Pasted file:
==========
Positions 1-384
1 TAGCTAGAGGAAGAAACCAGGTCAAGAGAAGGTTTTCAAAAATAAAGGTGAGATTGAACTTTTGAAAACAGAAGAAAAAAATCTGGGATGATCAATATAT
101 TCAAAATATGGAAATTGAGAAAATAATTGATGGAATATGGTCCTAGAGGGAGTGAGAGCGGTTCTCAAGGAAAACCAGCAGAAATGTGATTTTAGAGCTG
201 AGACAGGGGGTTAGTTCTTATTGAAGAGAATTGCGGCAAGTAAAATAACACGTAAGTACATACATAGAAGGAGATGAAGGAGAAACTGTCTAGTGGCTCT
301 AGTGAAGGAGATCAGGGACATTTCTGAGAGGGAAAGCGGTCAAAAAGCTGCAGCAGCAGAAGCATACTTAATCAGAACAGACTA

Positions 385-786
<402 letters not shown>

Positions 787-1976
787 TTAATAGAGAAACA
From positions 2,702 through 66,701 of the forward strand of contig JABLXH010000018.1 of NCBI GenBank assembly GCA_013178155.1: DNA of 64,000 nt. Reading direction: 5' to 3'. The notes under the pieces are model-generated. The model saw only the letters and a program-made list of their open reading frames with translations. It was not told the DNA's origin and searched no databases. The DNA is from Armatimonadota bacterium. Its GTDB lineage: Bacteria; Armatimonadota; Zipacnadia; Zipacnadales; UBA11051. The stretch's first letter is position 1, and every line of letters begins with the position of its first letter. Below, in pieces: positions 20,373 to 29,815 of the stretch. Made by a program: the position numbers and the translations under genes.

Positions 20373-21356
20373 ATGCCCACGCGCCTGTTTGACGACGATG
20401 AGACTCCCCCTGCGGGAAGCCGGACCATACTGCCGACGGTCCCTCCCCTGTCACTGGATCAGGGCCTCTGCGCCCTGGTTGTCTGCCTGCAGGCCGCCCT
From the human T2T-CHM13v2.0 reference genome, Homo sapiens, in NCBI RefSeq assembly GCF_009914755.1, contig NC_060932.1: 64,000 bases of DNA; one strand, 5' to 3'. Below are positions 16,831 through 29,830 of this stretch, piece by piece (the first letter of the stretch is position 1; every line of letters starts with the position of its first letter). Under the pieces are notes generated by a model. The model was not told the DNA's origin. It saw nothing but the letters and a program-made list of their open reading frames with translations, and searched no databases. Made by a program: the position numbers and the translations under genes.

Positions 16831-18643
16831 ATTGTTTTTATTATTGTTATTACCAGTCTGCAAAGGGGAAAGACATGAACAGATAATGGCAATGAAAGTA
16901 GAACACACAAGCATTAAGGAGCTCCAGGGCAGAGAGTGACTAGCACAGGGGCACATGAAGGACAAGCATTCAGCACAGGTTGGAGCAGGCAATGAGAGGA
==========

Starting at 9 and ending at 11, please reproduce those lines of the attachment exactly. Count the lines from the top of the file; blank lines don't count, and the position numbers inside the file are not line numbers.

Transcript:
787 TTAATAGAGAAACA
From positions 2,702 through 66,701 of the forward strand of contig JABLXH010000018.1 of NCBI GenBank assembly GCA_013178155.1: DNA of 64,000 nt. Reading direction: 5' to 3'. The notes under the pieces are model-generated. The model saw only the letters and a program-made list of their open reading frames with translations. It was not told the DNA's origin and searched no databases. The DNA is from Armatimonadota bacterium. Its GTDB lineage: Bacteria; Armatimonadota; Zipacnadia; Zipacnadales; UBA11051. The stretch's first letter is position 1, and every line of letters begins with the position of its first letter. Below, in pieces: positions 20,373 to 29,815 of the stretch. Made by a program: the position numbers and the translations under genes.

Positions 20373-21356